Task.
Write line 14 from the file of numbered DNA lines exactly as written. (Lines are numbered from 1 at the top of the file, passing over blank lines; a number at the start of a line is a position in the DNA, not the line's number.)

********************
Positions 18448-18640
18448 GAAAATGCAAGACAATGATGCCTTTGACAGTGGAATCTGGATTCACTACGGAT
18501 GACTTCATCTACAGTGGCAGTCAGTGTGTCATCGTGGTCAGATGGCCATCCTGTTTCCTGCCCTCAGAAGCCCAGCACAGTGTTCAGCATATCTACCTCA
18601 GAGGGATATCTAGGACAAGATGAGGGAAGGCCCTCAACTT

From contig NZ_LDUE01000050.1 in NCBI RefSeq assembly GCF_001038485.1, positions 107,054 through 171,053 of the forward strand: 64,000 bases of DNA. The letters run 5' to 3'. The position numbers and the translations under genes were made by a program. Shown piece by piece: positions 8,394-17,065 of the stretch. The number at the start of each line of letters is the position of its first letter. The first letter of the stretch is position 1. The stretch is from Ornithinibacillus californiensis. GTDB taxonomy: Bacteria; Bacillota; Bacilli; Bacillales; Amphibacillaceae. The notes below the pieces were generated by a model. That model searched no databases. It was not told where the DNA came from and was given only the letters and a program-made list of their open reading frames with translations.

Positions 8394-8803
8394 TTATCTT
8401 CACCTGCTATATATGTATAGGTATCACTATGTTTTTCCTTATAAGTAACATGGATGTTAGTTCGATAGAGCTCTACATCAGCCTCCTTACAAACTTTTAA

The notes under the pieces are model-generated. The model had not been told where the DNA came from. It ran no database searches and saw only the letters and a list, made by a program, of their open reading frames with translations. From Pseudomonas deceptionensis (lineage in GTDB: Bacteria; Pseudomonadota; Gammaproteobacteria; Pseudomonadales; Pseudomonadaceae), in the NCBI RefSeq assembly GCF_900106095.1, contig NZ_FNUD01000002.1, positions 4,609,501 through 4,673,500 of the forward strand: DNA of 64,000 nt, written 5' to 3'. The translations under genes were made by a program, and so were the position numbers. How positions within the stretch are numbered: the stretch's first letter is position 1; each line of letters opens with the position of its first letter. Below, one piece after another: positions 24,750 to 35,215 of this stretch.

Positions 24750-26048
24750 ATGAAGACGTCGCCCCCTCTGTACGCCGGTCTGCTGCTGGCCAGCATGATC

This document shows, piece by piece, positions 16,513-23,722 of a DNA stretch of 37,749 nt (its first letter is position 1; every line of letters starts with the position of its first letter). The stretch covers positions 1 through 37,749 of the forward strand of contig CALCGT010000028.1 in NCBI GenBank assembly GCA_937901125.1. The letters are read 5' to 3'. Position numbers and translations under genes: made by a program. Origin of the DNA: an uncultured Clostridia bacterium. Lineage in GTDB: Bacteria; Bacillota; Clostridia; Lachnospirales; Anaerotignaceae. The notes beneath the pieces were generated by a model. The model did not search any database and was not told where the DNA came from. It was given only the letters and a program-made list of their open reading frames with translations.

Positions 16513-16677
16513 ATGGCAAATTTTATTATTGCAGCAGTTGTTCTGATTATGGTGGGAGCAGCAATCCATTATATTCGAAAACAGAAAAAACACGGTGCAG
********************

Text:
16513 ATGGCAAATTTTATTATTGCAGCAGTTGTTCTGATTATGGTGGGAGCAGCAATCCATTATATTCGAAAACAGAAAAAACACGGTGCAG